In order to diagnose Non-Hodgkin Lymphoma (NHL), your doctor will usually perform a lymph node biopsy. If the biopsy confirms that you have the disease, your doctor will perform additional testing to stage the lymphoma, determine its subtype and develop a treatment plan.
After your doctor takes a biopsy of your lymph node and lymph tissues, your sample will be sent to a specialist who studies blood cell diseases, known as a hematopathologist, who will examine your cells under a microscope to look for biological signs of NHL. If the cells are characteristic of NHL, your hematopathologist will confirm your diagnosis and identify the NHL subtype.
In the lab, the hematopathologist will use one or more of the following lab tests to examine your cells:
- Immunophenotyping confirms an NHL diagnosis and identifies the cancerous lymphocytes as B cells, T cells or NK cells.
- Cytogenetic analysis looks for chromosome changes. The abnormalities help determine the NHL subtype.
- Gene expression profiling and microarray analysis identify the NHL subtype and its risk factors. They can help predict response to treatment and identify patients who could be at high risk for relapse.
- Polymerase chain reaction (PCR) analyzes certain genes to help predict response to treatment. This test is also used to screen for residual lymphoma cells too small to be seen under a microscope.
Once your doctor confirms an NHL diagnosis, he or she runs more tests to identify the extent of your disease and where the disease is located in your body. This is called staging the disease and it involves a physical exam and tests such as imaging (radiology) studies, blood tests and a bone marrow test.
Imaging tests (also called diagnostic radiology) are conducted along with a physical exams in order look for:
- Where the enlarged lymph nodes are located and how they are distributed
- The effects of the disease upon other organs such as the lungs or liver
- Large tumor masses
Imaging tests may include an X-ray of the chest, a CT scan of the neck, chest, abdomen and pelvis, an MRI scan, a positron emission tomography or PET scan, or a fluorodeoxyglucose PET r (FDG-PET) scan of the entire body with a radioactive tracer.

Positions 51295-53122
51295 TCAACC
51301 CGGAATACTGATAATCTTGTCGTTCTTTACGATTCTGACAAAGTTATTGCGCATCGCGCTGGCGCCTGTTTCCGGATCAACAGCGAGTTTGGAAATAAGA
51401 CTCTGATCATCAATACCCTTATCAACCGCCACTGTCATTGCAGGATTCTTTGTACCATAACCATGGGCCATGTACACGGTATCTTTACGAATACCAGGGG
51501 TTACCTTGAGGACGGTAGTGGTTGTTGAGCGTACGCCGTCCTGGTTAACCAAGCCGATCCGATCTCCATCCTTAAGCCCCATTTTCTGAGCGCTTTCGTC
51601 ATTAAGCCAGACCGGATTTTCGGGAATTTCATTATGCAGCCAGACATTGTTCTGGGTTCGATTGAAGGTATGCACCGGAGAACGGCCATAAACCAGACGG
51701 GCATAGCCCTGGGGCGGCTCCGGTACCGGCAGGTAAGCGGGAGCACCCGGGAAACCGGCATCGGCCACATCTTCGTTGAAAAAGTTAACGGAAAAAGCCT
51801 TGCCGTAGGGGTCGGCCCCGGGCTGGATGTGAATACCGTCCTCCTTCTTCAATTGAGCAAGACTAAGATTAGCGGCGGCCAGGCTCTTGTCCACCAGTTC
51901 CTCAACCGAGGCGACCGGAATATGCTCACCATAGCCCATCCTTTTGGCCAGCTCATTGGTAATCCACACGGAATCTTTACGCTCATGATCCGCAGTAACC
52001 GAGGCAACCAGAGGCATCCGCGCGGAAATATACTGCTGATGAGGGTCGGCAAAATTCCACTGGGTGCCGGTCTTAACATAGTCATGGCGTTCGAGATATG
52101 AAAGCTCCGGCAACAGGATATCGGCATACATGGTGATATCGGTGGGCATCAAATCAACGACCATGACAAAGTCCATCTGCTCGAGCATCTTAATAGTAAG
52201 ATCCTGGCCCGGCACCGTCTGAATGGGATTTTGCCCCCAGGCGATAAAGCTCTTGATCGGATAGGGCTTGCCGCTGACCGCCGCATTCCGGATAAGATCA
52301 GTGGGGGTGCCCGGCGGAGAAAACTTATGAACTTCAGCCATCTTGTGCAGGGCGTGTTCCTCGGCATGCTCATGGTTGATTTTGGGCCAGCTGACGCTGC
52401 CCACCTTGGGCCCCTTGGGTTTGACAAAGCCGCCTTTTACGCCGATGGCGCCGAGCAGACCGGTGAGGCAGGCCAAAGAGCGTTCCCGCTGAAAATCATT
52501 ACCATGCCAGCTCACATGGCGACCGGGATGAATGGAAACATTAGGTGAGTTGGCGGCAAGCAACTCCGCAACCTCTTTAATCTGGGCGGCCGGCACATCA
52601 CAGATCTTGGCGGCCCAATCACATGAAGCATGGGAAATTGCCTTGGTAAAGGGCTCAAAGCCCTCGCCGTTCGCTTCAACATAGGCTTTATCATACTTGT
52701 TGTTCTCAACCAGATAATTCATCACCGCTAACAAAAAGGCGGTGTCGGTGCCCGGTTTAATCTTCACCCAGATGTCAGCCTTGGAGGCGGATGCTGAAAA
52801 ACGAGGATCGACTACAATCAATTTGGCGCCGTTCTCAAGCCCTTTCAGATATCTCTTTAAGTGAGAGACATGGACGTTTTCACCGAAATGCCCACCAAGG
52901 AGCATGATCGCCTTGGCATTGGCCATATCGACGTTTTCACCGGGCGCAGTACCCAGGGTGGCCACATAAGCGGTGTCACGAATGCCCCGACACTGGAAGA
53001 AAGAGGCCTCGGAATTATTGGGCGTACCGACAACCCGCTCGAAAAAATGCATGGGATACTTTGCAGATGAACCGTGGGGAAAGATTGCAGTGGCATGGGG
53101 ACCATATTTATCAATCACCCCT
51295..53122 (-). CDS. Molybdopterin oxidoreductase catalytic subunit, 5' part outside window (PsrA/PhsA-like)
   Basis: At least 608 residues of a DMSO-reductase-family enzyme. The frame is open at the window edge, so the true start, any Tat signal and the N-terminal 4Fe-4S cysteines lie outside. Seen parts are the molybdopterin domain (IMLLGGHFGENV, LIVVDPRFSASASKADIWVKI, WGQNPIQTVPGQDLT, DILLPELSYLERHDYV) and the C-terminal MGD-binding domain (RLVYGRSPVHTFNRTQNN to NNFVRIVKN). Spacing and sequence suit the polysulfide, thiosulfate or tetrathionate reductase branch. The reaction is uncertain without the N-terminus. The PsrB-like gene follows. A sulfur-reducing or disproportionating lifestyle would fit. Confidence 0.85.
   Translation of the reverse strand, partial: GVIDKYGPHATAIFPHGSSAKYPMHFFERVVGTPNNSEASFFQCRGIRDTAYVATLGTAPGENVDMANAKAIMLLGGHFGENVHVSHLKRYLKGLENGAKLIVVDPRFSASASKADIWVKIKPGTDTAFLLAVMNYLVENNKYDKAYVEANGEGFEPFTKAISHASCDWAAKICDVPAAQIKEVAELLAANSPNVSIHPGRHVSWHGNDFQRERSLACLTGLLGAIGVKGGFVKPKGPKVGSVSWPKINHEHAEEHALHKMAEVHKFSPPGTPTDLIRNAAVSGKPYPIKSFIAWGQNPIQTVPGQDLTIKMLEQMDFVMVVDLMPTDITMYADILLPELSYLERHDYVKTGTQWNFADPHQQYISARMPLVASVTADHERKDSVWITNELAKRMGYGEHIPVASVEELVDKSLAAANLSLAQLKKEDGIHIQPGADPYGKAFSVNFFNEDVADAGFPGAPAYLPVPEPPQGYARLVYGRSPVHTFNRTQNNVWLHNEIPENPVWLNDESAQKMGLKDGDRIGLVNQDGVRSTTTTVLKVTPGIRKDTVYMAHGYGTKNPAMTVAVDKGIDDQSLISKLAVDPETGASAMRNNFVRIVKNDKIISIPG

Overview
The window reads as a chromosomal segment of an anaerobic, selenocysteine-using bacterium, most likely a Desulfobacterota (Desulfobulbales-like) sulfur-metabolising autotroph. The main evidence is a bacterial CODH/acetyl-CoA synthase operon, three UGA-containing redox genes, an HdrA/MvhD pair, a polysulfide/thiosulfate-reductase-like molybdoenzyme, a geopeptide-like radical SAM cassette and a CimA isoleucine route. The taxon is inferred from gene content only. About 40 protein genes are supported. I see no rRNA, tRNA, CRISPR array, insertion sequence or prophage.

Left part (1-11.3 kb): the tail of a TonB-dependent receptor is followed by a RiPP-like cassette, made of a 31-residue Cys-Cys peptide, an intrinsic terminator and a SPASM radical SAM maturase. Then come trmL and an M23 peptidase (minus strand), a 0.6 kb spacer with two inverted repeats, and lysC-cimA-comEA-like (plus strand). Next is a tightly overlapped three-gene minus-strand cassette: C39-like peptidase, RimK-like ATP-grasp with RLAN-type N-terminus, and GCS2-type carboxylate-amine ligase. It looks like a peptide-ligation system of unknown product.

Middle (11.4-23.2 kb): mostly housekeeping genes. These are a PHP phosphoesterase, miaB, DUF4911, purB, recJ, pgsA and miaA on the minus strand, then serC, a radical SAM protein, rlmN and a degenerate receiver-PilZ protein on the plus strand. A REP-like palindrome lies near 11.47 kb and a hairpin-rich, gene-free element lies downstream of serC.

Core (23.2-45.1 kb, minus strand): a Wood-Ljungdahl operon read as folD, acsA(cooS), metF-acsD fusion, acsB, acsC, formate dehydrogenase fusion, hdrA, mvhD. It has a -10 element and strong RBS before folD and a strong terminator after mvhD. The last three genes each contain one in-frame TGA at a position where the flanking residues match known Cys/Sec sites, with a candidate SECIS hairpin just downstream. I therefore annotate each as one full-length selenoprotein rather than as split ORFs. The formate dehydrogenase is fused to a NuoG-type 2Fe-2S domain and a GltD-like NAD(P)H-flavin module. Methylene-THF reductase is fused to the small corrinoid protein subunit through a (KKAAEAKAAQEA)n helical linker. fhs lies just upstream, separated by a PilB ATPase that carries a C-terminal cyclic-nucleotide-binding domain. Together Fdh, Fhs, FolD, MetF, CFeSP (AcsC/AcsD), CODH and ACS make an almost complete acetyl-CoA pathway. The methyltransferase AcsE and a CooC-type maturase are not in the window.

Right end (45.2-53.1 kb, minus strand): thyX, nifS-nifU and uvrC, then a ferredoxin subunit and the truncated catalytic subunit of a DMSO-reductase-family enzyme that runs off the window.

After your blood is drawn, it is sent to a lab for a complete blood count (CBC) and other studies. In the lab, your blood is tested for:
- Red blood cell, white blood cell and platelet levels
- The presence of lymphoma cells
- Abnormal or lack of Immunoglobulins (produced by lymphocytes)
- Levels of blood protein
- Levels of uric acid
- Erythrocyte sedimentation rate (the speed that red cells settle at the bottom of a test tube - an increased rate can indicate cancer)
- Function of the liver and kidney
- Evidence of hepatitis A or B
- The biological markers lactate dehydrogenase (LDH) and beta 2-microglobulin
Your physician might decide to conduct a bone marrow examination to see whether the disease has spread. You may not need this test if your disease is at an early stage and/or if some symptoms are not present.
Bone marrow testing involves two steps performed simultaneously in a physician's office or hospital. The first step is a bone marrow aspiration (performed to remove a liquid marrow sample) and the second step is a bone marrow biopsy (performed to remove a small portion of bone filled with marrow). Your doctor may choose to also take bone marrow samples during your treatment to assess your response to therapy.
Certain tests are not necessary for every patient with NHL, as some tests are only performed to screen for specific subtypes.
Non-Hodgkin Lymphoma (NHL) has approximately 60 subtypes. Your NHL subtype is very important in determining the best type of treatment for you.
The two main subtype categories are:
- B-cell lymphoma
- T-cell and natural killer (NK) cell lymphoma
Eighty-five percent of NHL patients’ cancer originates in the B-cell lymphocyte (B-cell lymphoma). The most common subtype of B-cell lymphoma is diffuse large B-cell lymphoma (DLBCL), as 30 percent of all NHL patients in the United States have this type.
A small number of patients have a type of NHL in a third category, known as immunodeficiency-associated lymphoproliferative disorders.
Doctors classify the subtypes of NHL into two categories that describe how quickly or slowly the disease is progressing:
- Aggressive NHL, also known as fast-growing or high-grade, makes up 60 percent of NHL cases in the United States. The most common aggressive subtype is diffuse large B-cell lymphoma.
- Indolent NHL, also known as slow-growing or low-grade, makes up 40 percent of NHL cases in the United States. The most common indolent subtype is called follicular lymphoma.
Some patients have "intermediate grade" disease, which develops at an intermediate speed between indolent and aggressive. In some cases, indolent NHL can "transform" into aggressive NHL by progressing through intermediate grade.
To learn more, visit www.lls.org.
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